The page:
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Study: High rate of pedestrian death may be linked to distraction

The Governors Highway Safety Association (GHSA) says that, in 2017, almost 6,000 pedestrians were killed in U.S. traffic crashes. Sadly, 2017 was the second year in a row with that death toll. Since other fatal traffic accidents have been declining, pedestrian fatalities are making up a growing portion of overall traffic deaths. How large of a portion? Sixteen percent today, compared to only 11 percent just a few years ago.

“Two consecutive years of 6,000 pedestrian deaths is a red flag for all of us in the traffic safety community,” says the GHSA’s executive director. “These high levels are no longer a blip but unfortunately a sustained trend.”

The GHSA’s report is based on preliminary data provided by highway safety offices in each state and the District of Columbia. The 2017 results are an estimate based on numbers from the first six months.

What is behind such high numbers of fatal pedestrian accidents?

While each fatal accident has its own cause, there are some large trends that track with the overall pedestrian fatality rate.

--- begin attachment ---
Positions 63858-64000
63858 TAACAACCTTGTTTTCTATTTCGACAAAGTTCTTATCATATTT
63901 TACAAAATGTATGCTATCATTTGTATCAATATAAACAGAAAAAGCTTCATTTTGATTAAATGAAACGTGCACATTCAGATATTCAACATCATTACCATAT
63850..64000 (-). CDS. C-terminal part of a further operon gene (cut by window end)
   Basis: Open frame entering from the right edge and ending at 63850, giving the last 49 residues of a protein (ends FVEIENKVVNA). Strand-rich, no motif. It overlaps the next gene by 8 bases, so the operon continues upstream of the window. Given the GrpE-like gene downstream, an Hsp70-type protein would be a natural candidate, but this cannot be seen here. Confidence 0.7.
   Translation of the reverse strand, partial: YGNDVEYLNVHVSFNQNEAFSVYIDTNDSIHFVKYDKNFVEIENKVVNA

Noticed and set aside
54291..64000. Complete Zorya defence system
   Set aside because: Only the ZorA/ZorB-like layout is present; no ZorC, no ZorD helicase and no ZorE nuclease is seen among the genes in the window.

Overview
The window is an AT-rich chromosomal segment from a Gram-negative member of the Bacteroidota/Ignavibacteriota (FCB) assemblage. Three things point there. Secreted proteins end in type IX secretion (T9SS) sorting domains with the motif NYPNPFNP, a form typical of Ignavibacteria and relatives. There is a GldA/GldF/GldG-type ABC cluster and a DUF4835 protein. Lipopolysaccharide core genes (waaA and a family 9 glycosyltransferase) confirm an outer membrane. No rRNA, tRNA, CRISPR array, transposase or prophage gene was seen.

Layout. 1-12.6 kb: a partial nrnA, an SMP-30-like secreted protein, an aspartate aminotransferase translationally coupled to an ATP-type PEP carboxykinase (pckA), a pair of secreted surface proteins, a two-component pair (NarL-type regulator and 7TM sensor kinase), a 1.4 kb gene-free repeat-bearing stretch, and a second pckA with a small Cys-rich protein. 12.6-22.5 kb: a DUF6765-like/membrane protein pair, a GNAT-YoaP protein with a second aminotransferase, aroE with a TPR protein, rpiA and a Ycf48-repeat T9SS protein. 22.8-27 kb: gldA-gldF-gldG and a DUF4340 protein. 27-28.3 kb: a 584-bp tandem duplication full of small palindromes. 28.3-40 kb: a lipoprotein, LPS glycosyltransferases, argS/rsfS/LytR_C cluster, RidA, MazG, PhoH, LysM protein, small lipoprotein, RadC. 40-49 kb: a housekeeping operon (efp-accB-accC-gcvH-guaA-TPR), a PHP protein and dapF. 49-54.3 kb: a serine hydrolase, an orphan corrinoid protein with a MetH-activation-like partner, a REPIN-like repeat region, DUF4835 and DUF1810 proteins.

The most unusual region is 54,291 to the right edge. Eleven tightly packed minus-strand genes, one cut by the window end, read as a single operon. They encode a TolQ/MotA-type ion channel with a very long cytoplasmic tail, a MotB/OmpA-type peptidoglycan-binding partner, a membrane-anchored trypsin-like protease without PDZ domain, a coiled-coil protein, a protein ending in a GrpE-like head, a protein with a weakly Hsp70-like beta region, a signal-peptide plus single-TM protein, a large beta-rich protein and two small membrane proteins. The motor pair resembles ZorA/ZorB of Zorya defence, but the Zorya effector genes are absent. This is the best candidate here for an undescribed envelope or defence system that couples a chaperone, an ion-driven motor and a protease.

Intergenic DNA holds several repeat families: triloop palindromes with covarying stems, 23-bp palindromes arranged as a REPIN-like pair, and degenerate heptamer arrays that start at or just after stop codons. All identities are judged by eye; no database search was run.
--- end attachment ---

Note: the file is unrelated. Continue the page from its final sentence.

The first is the enormous growth of smartphone use. According to Insurance Journal, the number of smartphones in active use grew by 236 percent between 2010 and 2016. Smartphone distraction is a growing problem among both drivers and pedestrians. Either one can create circumstances where a tragedy is more likely to occur.

The second is the advent of legalized marijuana. As more states legalize marijuana for recreational purposes, the more likely it seems that both pedestrians and drivers could be intoxicated by it at any given time. Indeed, the GHSA found a faster increase in pedestrian fatalities in those locations where recreational marijuana is legal. The increase was 16.4 percent in those seven states and Washington, D.C., but only 5.8 percent in the other states.

The report does not definitively link either smartphone distraction or marijuana use to pedestrian deaths, but it makes sense for them to be associated.

We all have a role to play in reducing pedestrian fatalities. Whether our behavior seems innocent or is completely legal is immaterial. These accidents are tragedies. Pedestrians need to be careful, and drivers need to be vigilant.